(adsbygoogle = window.adsbygoogle || []).push({}); 1. The problem statement, all variables and given/known data

I'm working at the exercise 6.8 of Jackson's Classical Electrodynamics. Here it is :

We consider a dielectric sphere of dielectric constant [tex]\epsilon[/tex] and of radius [tex]a[/tex] located at the origin. There is a uniform applied electric field [tex]E_0[/tex] in the [tex]x[/tex] direction. The sphere rotates with an angular velocity [tex]\omega[/tex] about the [tex]z[/tex] axis. We have to show that there is a magnetic field [tex]\textbf{H} = - \nabla \Phi_M[/tex] where :

[tex]\Phi_M(\textbf{x}) = \frac{3}{5}\epsilon_0 \left( \frac{\epsilon - \epsilon_0}{\epsilon + 2 \epsilon_0} \right) E_0 \omega \left( \frac{a}{r_<} \right)^5 x z[/tex]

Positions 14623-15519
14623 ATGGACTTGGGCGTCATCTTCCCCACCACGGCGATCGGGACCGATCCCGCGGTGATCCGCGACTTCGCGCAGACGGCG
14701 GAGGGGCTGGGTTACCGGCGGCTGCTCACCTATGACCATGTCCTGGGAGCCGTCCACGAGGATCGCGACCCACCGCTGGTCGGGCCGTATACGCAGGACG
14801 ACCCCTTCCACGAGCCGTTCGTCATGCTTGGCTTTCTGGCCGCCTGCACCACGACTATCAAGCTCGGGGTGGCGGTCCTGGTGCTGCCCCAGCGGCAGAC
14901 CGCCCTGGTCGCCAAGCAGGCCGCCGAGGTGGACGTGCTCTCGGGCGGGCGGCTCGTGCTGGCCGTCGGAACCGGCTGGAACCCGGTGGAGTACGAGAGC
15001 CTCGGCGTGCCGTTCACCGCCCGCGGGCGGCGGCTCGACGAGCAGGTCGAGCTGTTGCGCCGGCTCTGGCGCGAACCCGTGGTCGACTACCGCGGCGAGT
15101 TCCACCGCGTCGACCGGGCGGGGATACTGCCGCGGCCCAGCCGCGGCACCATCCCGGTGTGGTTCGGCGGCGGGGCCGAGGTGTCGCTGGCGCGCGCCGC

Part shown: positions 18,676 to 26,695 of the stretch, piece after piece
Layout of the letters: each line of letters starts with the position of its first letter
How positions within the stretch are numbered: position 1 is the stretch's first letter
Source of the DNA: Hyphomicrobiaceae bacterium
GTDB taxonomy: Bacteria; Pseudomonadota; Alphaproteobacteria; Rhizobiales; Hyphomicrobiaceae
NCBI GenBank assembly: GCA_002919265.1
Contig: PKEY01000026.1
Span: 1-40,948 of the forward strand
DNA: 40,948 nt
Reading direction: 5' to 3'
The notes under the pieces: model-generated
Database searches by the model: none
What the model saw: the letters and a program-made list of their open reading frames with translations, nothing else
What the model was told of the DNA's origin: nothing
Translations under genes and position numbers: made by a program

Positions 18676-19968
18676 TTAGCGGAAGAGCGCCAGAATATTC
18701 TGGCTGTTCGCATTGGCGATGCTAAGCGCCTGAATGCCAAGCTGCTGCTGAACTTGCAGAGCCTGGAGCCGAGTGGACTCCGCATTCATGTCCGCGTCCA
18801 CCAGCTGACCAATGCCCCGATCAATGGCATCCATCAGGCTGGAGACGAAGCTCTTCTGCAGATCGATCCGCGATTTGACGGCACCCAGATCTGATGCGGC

where [tex]r_> = \max(r, a)[/tex]. The motion is nonrelativistic.

3. The attempt at a solution

In every solutions I found (here is a good one : http://www-personal.umich.edu/~pran/jackson/P505/p10s.pdf" ), they suppose that the polarization of the sphere is the same as if the sphere stayed static :

[tex]\mathbf{P} = 3 \epsilon_0 \left( \frac{\epsilon - \epsilon_0}{\epsilon + 2 \epsilon_0} \right) E_0[/tex]

I guess we may assume this because we suppose the motion is nonrelativistic ?

So we have a bound surface charge density

[tex]\sigma_{pol} = \mathbf{P} \cdot \mathbf{\hat{n}}[/tex]

where [tex]\hat{n}[/tex] is the normal vector to the sphere.

Now comes the part I don't understand. They suppose, since the sphere is rotating, there is an effective surface current with density :

[tex]\mathbf{K}_M = \sigma_{pol}(\mathbf{x}) . \mathbf{v}(\mathbf{x})[/tex]

I don't understand why we may suppose the existence of such surface current since, as I see the situation, the surface charge density stay constant because we assumed the polarization was the same as if the sphere didn't rotate...

I hope I was clear :)

Thank you in advance !

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# Rotating dielectric sphere : Jackson 6.8

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